Development Genes and Evolution

, Volume 213, Issue 5–6, pp 264–272 | Cite as

A genomewide survey of developmentally relevant genes in Ciona intestinalis

VI. Genes for Wnt, TGFβ, Hedgehog and JAK/STAT signaling pathways
  • Kyosuke Hino
  • Yutaka Satou
  • Kasumi Yagi
  • Nori Satoh
Original Article

Abstract

Cell–cell interactions play important roles in a variety of developmental processes, and therefore molecules involved in the signaling pathways have been studied extensively. Recently, the draft genome sequence of the basal chordate, Ciona intestinalis, was determined. Here we annotated genes for the signaling pathways of Wnt, transforming growth factor β (TGFβ), Hedgehog, and JAK/STAT in the genome of Ciona intestinalis. The Ciona genome contains ten wnt genes, six frizzled genes, four sFRP genes, ten TGFβ family member genes, five TGFβ-receptor genes, and five Smad genes; most of the genes were found with less redundancy than in vertebrate genomes. The other genes in the signaling pathways are present as a single copy in the Ciona genome. In addition, all of the identified genes for the signaling pathway, except for a few genes, have EST evidence, and their cDNAs are available from the Ciona intestinalis gene collection. Therefore, Ciona intestinalis may provide an experimental system for exploring the basic genetic cascade associated with the signaling pathways in chordates.

Keywords

Basal chordates Ciona intestinalis Genomewide survey Hedgehog JAK/STAT TGFβ Wnt 

Supplementary material

427_2013_318_MOESM1_ESM.zip (278 kb)
Supplementary material, approximately 284 KB.

References

  1. Bejsovec A (2000) Wnt signaling: an embarrassment of receptors. Curr Biol 10:R919–R922PubMedCrossRefGoogle Scholar
  2. Boutros M, Mlodzik M (1999) Dishevelled: at the crossroads of divergent intracellular signaling pathways. Mech Dev 83:27–37PubMedCrossRefGoogle Scholar
  3. Cadigan KM, Nusse R (1997) Wnt signaling: a common theme in animal development. Genes Dev 11:3286–3305PubMedCrossRefGoogle Scholar
  4. Carstea ED, Morris JA, Coleman KG et al (1997) Niemann-Pick C1 disease gene: homology to mediators of cholesterol homeostasis. Science 277:228–231PubMedCrossRefGoogle Scholar
  5. Dale L, Jones CM (1999) BMP signalling in early Xenopus development. BioEssays 21:751–760PubMedCrossRefGoogle Scholar
  6. Darras S, Nishida H (2001) The BMP signaling pathway is required together with the FGF pathway for notochord induction in the ascidian embryo. Development 128:2629–2638PubMedGoogle Scholar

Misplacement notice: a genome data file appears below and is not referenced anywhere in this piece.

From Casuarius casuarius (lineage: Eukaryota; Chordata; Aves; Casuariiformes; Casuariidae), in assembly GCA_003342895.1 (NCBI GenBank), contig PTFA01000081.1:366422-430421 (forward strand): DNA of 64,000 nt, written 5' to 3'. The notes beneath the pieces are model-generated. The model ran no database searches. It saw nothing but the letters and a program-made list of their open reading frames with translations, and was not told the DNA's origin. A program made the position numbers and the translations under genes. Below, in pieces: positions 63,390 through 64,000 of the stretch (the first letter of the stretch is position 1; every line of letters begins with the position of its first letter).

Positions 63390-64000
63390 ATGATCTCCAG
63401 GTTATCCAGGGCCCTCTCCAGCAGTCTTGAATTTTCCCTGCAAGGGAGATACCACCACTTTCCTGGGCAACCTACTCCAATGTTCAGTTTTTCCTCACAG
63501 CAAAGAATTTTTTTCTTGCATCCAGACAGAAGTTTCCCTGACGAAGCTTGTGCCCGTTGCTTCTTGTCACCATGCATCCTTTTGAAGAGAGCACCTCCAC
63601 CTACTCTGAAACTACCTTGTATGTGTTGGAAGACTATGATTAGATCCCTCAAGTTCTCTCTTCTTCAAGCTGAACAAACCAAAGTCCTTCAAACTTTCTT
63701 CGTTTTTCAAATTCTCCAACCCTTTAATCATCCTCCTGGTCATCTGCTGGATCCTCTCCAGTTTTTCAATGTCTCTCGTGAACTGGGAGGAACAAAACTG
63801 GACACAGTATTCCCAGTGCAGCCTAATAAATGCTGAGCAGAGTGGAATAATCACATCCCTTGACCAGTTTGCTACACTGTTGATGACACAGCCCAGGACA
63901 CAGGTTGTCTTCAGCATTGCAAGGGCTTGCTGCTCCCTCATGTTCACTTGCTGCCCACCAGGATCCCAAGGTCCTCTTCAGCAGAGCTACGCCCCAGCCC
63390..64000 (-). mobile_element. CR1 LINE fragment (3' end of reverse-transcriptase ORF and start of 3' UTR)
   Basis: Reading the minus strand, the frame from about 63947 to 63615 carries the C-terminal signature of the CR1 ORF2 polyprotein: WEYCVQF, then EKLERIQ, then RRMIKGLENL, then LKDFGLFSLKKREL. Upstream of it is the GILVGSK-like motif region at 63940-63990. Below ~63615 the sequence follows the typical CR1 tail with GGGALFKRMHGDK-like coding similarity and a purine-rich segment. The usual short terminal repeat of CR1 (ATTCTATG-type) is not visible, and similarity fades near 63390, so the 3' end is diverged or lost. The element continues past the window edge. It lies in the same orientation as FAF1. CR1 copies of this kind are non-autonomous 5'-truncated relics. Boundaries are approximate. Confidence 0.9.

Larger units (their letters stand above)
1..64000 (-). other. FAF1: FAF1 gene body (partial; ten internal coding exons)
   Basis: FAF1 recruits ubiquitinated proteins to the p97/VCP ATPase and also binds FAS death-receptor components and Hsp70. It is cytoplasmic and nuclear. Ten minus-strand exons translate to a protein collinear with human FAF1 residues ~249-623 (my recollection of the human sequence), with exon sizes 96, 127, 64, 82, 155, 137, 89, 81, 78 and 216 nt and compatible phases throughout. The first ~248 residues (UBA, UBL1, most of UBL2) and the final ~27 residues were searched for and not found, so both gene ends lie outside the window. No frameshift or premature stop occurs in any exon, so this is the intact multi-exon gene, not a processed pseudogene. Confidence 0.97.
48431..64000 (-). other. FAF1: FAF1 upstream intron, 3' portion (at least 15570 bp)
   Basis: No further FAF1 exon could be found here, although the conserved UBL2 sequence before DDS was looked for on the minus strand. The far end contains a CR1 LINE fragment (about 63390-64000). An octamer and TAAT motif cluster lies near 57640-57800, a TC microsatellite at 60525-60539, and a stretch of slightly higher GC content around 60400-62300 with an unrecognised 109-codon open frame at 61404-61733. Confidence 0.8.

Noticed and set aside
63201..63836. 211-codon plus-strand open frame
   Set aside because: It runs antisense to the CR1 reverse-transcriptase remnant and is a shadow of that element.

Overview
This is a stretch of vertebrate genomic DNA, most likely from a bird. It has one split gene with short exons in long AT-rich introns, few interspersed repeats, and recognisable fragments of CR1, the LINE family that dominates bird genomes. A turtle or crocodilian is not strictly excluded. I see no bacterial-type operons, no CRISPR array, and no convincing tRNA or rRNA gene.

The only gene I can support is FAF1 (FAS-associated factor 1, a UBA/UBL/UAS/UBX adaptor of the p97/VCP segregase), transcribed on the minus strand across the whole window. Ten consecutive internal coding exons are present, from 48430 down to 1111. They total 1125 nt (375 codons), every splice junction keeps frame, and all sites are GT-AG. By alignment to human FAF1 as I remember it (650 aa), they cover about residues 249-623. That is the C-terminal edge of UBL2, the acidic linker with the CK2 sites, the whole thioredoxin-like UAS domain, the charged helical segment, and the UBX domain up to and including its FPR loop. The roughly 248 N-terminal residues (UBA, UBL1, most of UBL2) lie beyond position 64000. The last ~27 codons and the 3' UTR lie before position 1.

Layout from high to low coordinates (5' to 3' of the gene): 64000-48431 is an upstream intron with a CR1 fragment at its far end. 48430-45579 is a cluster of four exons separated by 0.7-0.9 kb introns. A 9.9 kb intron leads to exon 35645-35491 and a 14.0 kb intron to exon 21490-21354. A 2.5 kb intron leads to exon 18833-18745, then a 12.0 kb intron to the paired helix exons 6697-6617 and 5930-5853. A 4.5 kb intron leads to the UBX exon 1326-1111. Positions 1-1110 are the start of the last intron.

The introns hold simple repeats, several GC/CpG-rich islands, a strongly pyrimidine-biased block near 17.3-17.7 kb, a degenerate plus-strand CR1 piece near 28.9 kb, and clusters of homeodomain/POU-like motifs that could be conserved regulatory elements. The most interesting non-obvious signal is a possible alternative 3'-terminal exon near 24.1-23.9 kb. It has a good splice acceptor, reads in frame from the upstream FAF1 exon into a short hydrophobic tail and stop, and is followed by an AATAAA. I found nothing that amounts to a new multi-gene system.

7. Dehal P, Satou Y, Campbell RK et al (2002) The draft genome of Ciona intestinalis: insights into chordate and vertebrate origins. Science 298:2157–2167PubMedCrossRefGoogle Scholar
  8. Hill CS (1999) The Smads. Int J Biochem Cell Biol 31:1249–1254PubMedCrossRefGoogle Scholar
  9. Hsu DR, Economides AN, Wang X, Eimon PM, Harland RM (1998) The Xenopus dorsalizing factor Gremlin identifies a novel family of secreted proteins that antagonize BMP activities. Mol Cell 1:673–683PubMedCrossRefGoogle Scholar
  10. Imai K, Takada N, Satoh N, Satou Y (2000) β-catenin mediates the specification of endoderm cells in ascidian embryos. Development 127:3009–3020PubMedGoogle Scholar
  11. Jones SE, Jomary C (2002) Secreted Frizzled-related proteins: searching for relationships and patterns. BioEssays 24:811–820PubMedCrossRefGoogle Scholar
  12. Luo H, Dearolf CR (2001) The JAK/STAT pathway and Drosophila development. BioEssays 23:1138–1147PubMedCrossRefGoogle Scholar
  13. Miller JR (2002) The Wnts. Genome Biol 3:REVIEWS3001PubMedGoogle Scholar
  14. Miya T, Morita K, Ueno N, Satoh N (1996) An ascidian homologue of vertebrate BMPs-5–8 is expressed in the midline of the anterior neuroectoderm and in the midline of the ventral epidermis of the embryo. Mech Dev 57:181–190PubMedCrossRefGoogle Scholar
  15. Ogawa K, Ishihara S, Saito Y, Mineta K, Nakazawa M, Ikeo K, Gojobori T, Watanabe K, Agata K (2002) Induction of a noggin-Like gene by ectopic DV interaction during planarian regeneration. Dev Biol 250:59–70PubMedCrossRefGoogle Scholar
  16. Riddle RD, Johnson RL, Laufer E, Tabin C (1993) Sonic hedgehog mediates the polarizing activity of the ZPA. Cell 75:1401–1416PubMedCrossRefGoogle Scholar
  17. Satou Y, Imai KS, Satoh N (2001) Early embryonic expression of a LIM-homeobox gene Cs-lhx3 is downstream of β-catenin and responsible for the endoderm differentiation in Ciona savignyi embryos. Development 128:3559–3570PubMedGoogle Scholar
  18. Satou Y, Yamada L, Mochizuki Y, Takatori N, Kawashima T, Sasaki A, Hamaguchi M, Awazu S, Yagi K, Sasakura Y, Nakayama A, Ishikawa H, Inaba K, Satoh N (2002) A cDNA resource from the basal chordate Ciona intestinalis. Genesis 33:153–154PubMedCrossRefGoogle Scholar
  19. Satou Y, Imai KS, Levine M, Kohara Y, Rokhsar D, Satoh N (2003) A genomewide survey of developmentally relevant genes in Ciona intestinalis. I. Genes for bHLH transcription factors. Dev Genes Evol DOI 10.1007/s00427-003-319-7Google Scholar
  20. Schier AF, Shen MM (2000) Nodal signalling in vertebrate development. Nature 403:385–389PubMedCrossRefGoogle Scholar
  21. Starr R, Hilton DJ (1999) Negative regulation of the JAK/STAT pathway. BioEssays 21:47–52PubMedCrossRefGoogle Scholar
  22. Takatori N, Satou Y, Satoh N (2002) Expression of hedgehog genes in Ciona intestinalis embryos. Mech Dev 116:235–238PubMedCrossRefGoogle Scholar
  23. Zorn AM (2001) Wnt signalling: antagonistic Dickkopfs. Curr Biol 11:R592–R595PubMedCrossRefGoogle Scholar

Copyright information

© Springer-Verlag 2003

Authors and Affiliations

  • Kyosuke Hino
    • 1
  • Yutaka Satou
    • 1
  • Kasumi Yagi
    • 1
  • Nori Satoh
    • 1
  1. 1.Department of Zoology, Graduate School of ScienceKyoto UniversityKyoto 606–8502Japan

Personalised recommendations